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Top 5 Italian Christmas traditions

It’s not often that we get to experience the Christmas season in other parts of the world. And even if it’s possible, many of us just like to be home for the holidays. So, instead, we’ve brought five Italian Christmas traditions to you.

1. The Christmas (Natale) season has an official start date

While it seems that the holiday season begins earlier and earlier every year here in Canada, the Christmas season has an official start date in Italy - December 8th. This is a national holiday called The Day of the Immaculate Conception or The Feast of the Immaculate Conception. Christmas decorations will go up on this day in many Italian cities, including large Christmas trees in the main piazzas across the country, as well as at major sites such as the Colosseum. This is also the day that Babbo Natale (Father Christmas) usually makes his first appearance.

The festivities kick into high gear the eight days leading up to Christmas. This is known as the Novena and includes 9 days of special prayer services which end on Christmas day. In addition to attending special church services, during the Novena Italians, big and small, take to the streets singing Christmas carols and reciting poems.

2. Nativity scenes (Presepi) abound

Given that roughly 71% of the population in Italy is Catholic (according to a 2016 Eurispes poll) Nativity scenes, or presepi in Italian, are a large part of the country’s Christmas traditions. If you are visiting Italy during the holidays you are bound to see several nativity scenes outside of Catholic churches and in many town piazzas and other public areas. The most impressive presepi can often be found in Naples. The city is well-known for displaying hundreds of them, some extremely elaborate with hand-crafted figurines. And, of course, you won’t want to miss one of the largest presepi in the country located in the Vatican City’s St. Peter’s Square, which is usually unveiled on Christmas Eve.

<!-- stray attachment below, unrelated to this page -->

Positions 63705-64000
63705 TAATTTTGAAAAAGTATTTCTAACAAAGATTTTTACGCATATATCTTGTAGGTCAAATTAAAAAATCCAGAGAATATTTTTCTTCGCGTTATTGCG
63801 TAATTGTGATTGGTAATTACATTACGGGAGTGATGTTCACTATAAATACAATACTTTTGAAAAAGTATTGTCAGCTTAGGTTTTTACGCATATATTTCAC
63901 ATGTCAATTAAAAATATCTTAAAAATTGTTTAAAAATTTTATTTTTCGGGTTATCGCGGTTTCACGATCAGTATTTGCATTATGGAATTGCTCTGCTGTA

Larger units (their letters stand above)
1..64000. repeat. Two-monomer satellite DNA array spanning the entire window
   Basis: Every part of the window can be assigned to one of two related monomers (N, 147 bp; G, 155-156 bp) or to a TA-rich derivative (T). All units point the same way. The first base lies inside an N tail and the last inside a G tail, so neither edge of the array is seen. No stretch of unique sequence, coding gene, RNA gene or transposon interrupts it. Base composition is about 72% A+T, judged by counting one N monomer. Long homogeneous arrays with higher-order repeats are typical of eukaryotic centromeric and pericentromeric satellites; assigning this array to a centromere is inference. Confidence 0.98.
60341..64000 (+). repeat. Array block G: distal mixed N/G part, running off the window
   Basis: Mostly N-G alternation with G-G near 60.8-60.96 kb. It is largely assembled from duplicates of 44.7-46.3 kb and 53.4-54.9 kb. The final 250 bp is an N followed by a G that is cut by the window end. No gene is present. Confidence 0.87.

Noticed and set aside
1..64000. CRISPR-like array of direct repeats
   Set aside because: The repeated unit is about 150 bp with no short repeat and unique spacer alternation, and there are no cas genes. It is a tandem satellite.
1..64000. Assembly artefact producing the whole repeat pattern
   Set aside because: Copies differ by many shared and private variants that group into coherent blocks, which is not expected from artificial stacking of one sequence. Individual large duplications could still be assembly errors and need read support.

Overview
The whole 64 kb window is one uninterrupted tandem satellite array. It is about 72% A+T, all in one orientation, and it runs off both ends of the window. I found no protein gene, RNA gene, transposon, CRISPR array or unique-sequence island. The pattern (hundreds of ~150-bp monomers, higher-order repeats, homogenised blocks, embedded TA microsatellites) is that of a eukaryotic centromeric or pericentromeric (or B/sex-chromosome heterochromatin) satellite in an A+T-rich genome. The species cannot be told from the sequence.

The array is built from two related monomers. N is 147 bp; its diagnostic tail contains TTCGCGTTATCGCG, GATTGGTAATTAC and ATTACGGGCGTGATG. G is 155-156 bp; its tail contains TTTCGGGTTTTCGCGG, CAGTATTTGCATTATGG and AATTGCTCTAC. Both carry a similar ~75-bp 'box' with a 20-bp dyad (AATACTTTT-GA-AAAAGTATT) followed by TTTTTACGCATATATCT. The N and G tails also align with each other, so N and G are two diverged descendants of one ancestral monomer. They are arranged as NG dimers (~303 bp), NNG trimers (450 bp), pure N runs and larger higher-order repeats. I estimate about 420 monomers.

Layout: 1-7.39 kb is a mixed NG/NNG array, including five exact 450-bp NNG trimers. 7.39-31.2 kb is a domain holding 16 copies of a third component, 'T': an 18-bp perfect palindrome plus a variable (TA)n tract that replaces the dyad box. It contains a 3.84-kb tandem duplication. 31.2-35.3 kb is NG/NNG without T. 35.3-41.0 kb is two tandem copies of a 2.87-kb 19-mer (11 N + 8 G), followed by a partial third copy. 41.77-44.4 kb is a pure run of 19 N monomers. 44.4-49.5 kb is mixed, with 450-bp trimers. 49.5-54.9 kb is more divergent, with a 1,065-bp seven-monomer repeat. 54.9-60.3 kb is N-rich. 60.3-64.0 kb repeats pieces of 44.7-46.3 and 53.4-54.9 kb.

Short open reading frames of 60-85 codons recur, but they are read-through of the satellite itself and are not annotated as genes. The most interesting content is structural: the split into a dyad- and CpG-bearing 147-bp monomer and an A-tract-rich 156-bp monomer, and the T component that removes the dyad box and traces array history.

3. Food, enough said

Food is a huge part of everyday life in Italy so it’s no surprise that there are special Christmas traditions when it comes to what the Italians eat. Perhaps one of the most important Christmas traditions - especially for the Catholic population - is no meat on Christmas Eve. It’s customary for Italians to host a family gathering on December 24th with fish and pasta on the menu. A dessert favourite, especially in the south, are little timbit-like fried dough balls with honey drizzled on them, called zeppole. And no Italian household would be complete for the holidays without multiple boxes of panettone, a sweet bread often containing dried candied fruit or raisins. We like to use ours for French toast on Christmas morning.

4. Midnight Mass is a must

After their family dinner on Christmas Eve many Italians head to midnight Mass. In smaller towns the streets will be dead quiet while the families feast but suddenly erupt with people heading to mass as midnight approaches. If you are in Rome for the holidays, you can also get tickets to the Christmas Eve midnight Mass at St. Peter’s Basilica in the Vatican City but you will have to request them months in advance.

5. The Christmas season has an official end date

January 6th, the day of the Epiphany, is the final day of the Christmas holidays in Italy.

Most Italian families will host another large dinner - though, let’s be honest, this happens regularly all year long - on January 5th to celebrate this occasion. In many cities, on this night, children will receive candy if they were nice or coal (usually black candy) if they were naughty. In some cities like Rome and Bologna, this candy is brought by La Befana, an old lady often referred to as the Christmas witch who, legend has it, got lost on her way to visit baby Jesus in the manger.

Thinking of hosting a traditional Italian Christmas Eve dinner this year? Try Michael’s Back Door’s recipe for Italian fish stew. Buon Natale!

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